Globally, women of different ages, cultures, and struggles marked International Women Day (IWD) on Friday, 8 March, as most of them are still confronting increasingly more limitations and hardships regarding their essential rights.
In Egypt, women often resist ongoing challenges including the right to live alone and independently away from their families. Young independent women, single mothers, and divorcees or widows choose or are compelled to live without, what is largely seen, as the social protection of men. In response, society hounds them and exploits them for living alone peacefully.
English writer Virginia Woolf once said, “a woman must have money and a room of her own if she is to write fiction.” Similarly, hundreds of women decided to enjoy an independent life with all its obstacles. Most of them moved to Cairo looking for better opportunities, good salaries, or simply running from daily pressures inside their parents’ homes, restrictions and interference or sometimes domestic or sexual violence.
The 25 January Revolution in 2011 brought dreams of freedom and independence. Egyptian women largely participated in demonstrations and marches calling for freedom, bread, and social justice. Since then, women increasingly moved to the capital city chasing their dreams away from remote and stagnant governates, taking on their entire personal responsibilities upon their own shoulders.
There are no available numbers or statistics about women living alone in Egypt. According to the Central Agency for Public Mobilisation and Statistics on the IWD, the number of females in Egypt reached 47.5 million compared to 50.5 million males in January 2019.
Noha, a 35-year-old mother for two, could not easily find an apartment to rent. “They refused to rent me a house because I am a divorced woman, and if they agreed, they warned me from hosting men,” Noha told Daily News Egypt (DNE).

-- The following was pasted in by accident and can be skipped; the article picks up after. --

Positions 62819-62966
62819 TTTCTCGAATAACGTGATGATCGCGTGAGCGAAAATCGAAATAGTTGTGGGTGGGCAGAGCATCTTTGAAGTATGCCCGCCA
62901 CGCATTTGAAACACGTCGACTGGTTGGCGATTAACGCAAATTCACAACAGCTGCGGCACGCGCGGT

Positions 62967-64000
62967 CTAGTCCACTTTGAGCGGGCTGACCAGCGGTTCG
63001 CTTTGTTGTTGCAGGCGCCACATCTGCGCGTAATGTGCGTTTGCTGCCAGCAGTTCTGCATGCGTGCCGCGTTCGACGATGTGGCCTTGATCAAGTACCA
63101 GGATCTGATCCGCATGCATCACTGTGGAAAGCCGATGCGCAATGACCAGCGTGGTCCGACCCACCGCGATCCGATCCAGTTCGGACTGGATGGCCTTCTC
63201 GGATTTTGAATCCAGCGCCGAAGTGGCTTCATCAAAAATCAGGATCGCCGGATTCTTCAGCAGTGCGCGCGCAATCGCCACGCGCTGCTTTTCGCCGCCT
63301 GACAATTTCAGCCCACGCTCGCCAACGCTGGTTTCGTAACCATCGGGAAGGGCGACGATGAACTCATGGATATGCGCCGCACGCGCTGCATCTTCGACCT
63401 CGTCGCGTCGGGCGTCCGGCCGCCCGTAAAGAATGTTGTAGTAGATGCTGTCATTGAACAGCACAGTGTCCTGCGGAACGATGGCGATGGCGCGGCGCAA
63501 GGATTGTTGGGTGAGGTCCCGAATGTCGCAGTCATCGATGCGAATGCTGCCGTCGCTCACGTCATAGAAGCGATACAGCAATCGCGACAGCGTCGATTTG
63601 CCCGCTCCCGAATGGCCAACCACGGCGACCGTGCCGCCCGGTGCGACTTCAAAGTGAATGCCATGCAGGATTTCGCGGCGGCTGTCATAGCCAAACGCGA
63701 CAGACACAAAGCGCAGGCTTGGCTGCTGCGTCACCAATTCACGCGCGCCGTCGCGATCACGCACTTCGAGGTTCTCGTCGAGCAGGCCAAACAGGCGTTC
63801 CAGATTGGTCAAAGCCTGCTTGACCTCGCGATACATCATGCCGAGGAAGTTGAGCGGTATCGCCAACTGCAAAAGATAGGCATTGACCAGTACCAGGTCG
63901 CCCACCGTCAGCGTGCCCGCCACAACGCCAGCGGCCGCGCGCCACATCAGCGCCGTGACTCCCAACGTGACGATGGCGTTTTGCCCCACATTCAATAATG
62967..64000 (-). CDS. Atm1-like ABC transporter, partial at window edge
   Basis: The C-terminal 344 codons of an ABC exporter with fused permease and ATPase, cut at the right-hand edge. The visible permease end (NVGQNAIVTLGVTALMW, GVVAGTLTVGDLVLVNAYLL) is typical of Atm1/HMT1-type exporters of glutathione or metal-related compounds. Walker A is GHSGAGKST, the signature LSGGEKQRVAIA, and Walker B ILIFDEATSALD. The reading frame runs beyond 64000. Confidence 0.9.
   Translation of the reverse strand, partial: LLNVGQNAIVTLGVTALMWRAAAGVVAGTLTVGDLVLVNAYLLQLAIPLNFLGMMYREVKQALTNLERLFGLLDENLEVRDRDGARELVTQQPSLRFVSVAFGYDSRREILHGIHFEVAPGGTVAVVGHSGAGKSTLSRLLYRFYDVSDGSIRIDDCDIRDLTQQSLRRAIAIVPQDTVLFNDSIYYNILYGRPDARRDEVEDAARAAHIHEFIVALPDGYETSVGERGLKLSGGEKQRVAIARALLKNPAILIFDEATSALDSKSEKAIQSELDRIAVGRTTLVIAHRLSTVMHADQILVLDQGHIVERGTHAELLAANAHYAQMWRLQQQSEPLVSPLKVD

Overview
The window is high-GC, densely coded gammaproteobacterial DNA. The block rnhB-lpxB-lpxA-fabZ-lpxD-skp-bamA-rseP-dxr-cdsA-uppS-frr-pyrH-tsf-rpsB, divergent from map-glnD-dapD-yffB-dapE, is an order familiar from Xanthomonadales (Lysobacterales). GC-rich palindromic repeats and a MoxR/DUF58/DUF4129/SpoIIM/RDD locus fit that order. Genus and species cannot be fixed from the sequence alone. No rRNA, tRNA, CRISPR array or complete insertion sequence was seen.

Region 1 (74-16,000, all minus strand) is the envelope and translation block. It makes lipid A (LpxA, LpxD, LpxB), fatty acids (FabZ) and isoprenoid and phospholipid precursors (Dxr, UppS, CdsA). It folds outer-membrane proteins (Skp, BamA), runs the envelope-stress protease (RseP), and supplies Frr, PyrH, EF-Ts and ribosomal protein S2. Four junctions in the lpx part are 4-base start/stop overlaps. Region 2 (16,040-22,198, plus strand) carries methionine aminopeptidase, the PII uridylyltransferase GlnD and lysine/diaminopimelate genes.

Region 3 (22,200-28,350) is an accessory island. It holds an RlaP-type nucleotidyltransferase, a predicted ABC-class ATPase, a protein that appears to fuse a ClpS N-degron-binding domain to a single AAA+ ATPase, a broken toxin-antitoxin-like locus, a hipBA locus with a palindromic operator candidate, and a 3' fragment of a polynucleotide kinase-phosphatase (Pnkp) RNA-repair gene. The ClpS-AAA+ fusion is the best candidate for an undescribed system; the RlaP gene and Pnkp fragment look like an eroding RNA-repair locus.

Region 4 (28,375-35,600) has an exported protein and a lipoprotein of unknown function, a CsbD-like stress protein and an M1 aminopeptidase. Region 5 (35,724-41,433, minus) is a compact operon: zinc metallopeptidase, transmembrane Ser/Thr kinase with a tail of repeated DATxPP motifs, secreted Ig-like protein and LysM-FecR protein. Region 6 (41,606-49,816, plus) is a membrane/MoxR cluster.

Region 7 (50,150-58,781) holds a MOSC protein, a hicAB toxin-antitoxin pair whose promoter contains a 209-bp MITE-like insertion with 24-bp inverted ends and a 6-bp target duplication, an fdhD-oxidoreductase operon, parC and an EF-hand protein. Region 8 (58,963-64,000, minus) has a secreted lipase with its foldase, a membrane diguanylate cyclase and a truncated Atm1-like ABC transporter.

The young translator added that when she finally found a flat, her landlady knocked on her door after midnight when she noticed a man visiting her. “He was my father who passed by to visit me and the children. We suddenly found her violently knocking on the door and inquiring about the man in my apartment,” Noha recalled.
Meanwhile, Dalia, a young journalist further reported facing the same restrictions. She noted that landlords and brokers refused to allow her to rent when they knew that she is an expat working in Cairo. “They said, sorry. We prefer families.”
Police at the doors
Safaa, who left her hometown six years ago, has never thought that she could face such a situation when she and her flatmates unexpectedly found a police officer at their door at dawn inquiring about the existence of a ‘female thief,’ in their house.
The 28-year-old reporter recalled her fear as they refused to open the door for him. “The porter, who used to bother us because we were the only girls’ apartment in the block, guided the police to find their wanted girl in our apartment,” Safaa told DNE.
Furthermore, Safaa added that the issue was solved when their old neighbour offered to search for the girl instead of the police officer and then he told him he did not find her.
Safaa had moved to Cairo after she got hired in a prominent newspaper. In order to make such a decision, she went through hardships with her family who refused to let her go. However, Safaa said, she was lucky that they did not use violence against her.
“Of course, they tried to prevent me from leaving through pressuring me to withdraw my decision, but eventually, I did what I want,” Safaa noted.
“I believe that everyone has the right to have their own independent life and house. We are not supposed to continue to live with our families under their protection. We have to take responsibility for our lives,” Safaa pointed out.
During her first months in Cairo, Safaa had to live in a lower-scale neighbourhood, where it was hard for a young woman to live alone. She was compelled to this choice because renting in such areas was cheaper and suitable for her economic condition.
“The experience was horrific. The porter was very intrusive. He was searching in girls’ garbage to find something that would cause trouble. Before I moved, he found cigarettes in the girls’ rubbish bags. Do you imagine, he was looking into girls’ garbage bags,” Safaa wondered?